AK: Technically you're right, and, yes, this is the question that makes me look like a fool—I say that mostly because many of the inspirations for what I write I have no first degree of contact with, or, as with the A Natural History series and the poem “The Influence of Anxiety” from City of Regret it’s the title that speaks to me most and is the driving force behind the poem. The title angles the poem a certain way but since I’ve never read Pliny I can’t use his books directly, and really my poems aren’t trying to. Well, except in that they are attempts to understand the world that reach as much into imagination and myth as they do fact. With “The Influence of Anxiety,” the poem doesn’t deal at all with Bloom’s book (which, again, I haven’t read) but uses the words of the title to speak to a certain emotional breakdown in a relationship.

With other poems, the influence is more direct. Those written in the John Carpenter series are based off the titles, yes, since I think they’re evocative, but I’ve seen most of his films and so they’re going to bleed somewhat into the poems with details and mood.

Though I don’t think that really answers the question. In truth, I don’t write this way to create a depth of field, though that’s a fortunate side effect, but it is a conscious decision to separate poems, to give me a different starting point that will hopefully result in a different final poem. I suppose in some ways I’m afraid of the poems blending together—it’s still a fear when the subjects are so different—and this is one of the ways I keep my writing mind from always falling into the same track.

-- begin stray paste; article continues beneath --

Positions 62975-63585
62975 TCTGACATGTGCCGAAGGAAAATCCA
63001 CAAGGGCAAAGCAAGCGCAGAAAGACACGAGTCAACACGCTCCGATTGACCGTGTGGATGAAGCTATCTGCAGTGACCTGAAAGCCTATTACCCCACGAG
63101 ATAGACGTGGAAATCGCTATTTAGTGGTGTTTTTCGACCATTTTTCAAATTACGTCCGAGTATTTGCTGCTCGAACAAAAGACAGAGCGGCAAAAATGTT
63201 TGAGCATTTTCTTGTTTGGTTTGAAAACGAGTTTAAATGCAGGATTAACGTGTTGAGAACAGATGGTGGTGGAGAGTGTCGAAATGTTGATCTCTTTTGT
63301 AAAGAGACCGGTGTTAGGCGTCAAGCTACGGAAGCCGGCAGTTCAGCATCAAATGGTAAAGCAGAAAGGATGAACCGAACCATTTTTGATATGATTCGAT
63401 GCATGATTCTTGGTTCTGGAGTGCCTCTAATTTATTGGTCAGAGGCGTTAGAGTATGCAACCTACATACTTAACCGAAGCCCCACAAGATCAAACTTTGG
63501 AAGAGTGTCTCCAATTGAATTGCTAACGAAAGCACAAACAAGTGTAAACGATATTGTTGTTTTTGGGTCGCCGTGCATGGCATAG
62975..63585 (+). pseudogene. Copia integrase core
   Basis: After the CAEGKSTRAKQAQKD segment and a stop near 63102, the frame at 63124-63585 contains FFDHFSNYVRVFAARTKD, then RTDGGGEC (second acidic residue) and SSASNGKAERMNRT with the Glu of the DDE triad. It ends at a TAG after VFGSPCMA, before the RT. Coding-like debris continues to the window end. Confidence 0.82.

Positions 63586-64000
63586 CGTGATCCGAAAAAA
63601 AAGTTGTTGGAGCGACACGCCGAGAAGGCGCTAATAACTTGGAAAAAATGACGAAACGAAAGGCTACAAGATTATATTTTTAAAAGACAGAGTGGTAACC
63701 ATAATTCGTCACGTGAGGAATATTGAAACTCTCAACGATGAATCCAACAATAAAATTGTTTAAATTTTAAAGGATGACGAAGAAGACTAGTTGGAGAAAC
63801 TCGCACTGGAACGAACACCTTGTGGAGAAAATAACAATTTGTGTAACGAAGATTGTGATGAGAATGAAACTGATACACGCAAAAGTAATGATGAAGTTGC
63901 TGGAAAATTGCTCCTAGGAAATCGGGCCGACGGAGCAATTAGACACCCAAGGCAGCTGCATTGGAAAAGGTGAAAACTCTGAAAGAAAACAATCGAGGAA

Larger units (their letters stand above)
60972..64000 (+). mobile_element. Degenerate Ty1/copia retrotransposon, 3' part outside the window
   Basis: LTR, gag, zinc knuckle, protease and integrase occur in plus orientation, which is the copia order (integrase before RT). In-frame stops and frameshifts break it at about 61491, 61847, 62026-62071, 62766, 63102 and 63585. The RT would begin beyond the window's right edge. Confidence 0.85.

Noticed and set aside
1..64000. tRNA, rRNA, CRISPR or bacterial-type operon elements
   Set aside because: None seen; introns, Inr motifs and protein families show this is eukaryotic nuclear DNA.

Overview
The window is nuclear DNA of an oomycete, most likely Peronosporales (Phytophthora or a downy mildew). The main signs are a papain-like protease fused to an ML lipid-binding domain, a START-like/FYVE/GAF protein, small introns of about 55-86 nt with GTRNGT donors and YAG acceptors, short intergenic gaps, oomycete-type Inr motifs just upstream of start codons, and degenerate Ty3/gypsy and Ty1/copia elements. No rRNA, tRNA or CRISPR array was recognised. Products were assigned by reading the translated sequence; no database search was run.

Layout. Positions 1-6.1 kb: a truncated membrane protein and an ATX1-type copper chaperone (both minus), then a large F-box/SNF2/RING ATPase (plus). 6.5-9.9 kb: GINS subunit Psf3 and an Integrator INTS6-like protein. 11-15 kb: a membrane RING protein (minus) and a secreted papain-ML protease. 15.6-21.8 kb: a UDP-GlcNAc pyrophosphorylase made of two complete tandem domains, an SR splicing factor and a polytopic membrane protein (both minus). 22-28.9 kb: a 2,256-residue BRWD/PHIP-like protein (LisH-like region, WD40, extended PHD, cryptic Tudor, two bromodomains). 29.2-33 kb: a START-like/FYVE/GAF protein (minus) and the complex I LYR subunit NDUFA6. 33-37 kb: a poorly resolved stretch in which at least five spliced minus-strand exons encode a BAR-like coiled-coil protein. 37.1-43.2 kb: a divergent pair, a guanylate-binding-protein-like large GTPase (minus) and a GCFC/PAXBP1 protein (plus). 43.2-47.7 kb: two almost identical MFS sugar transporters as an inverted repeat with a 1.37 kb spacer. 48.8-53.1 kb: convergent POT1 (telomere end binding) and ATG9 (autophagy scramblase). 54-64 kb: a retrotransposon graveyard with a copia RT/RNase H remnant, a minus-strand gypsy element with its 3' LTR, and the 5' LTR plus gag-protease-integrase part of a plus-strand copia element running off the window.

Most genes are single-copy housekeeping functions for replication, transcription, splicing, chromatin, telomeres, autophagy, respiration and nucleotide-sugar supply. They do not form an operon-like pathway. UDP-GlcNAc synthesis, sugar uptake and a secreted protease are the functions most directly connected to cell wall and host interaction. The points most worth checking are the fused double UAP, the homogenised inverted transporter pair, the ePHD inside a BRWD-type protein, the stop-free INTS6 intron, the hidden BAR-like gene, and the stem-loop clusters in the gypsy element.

JP: I think it’s interesting to use these sort of iconic works as jumping off points, and I’m even more intrigued by the fact that you’re not reading them. It creates a new way of understanding the author and the inferences his audience draws from his work. With that in mind, I’m curious, what are you reading now? Or, what experiences are directly inspiring your current projects?

AK: The current project, partially funded by a Houston Arts Alliance Fellowship, is to finish my manuscript based on Aleksandr Solzhenitsyn’s The Gulag Archipelago. As you might suspect from my previous answers, “based on” is a loose term for me. There are poems that are directly taken from scenes in his non-fiction account, but there are at least an equal number of others that use the mood and environment in his book for poems that are, subject-wise, seemingly about something different altogether.

I’ve read two of his three volume series and plan on tackling the last next month. Other things I'm reading are a biography of Christopher Marlowe, Stephen Pinker’s The Language Instinct (after reviewing a book by John McWhorter and finding linguistics, at least when written by him, really engaging), and I just recently finished the book Kalpa Imperial by Angelica Gorodischer, translated by Ursula K. Le Guin.